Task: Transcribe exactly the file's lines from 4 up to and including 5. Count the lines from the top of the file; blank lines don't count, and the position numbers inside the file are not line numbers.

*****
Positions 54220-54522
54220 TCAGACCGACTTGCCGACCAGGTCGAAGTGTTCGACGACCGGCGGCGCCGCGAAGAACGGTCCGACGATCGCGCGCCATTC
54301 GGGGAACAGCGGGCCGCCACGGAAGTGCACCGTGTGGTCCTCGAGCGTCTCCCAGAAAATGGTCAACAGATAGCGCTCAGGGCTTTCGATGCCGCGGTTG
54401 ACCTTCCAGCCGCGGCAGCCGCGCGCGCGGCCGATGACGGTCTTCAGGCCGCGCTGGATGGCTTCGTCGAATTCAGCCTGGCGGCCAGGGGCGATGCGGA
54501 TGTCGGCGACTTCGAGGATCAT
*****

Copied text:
54401 ACCTTCCAGCCGCGGCAGCCGCGCGCGCGGCCGATGACGGTCTTCAGGCCGCGCTGGATGGCTTCGTCGAATTCAGCCTGGCGGCCAGGGGCGATGCGGA
54501 TGTCGGCGACTTCGAGGATCAT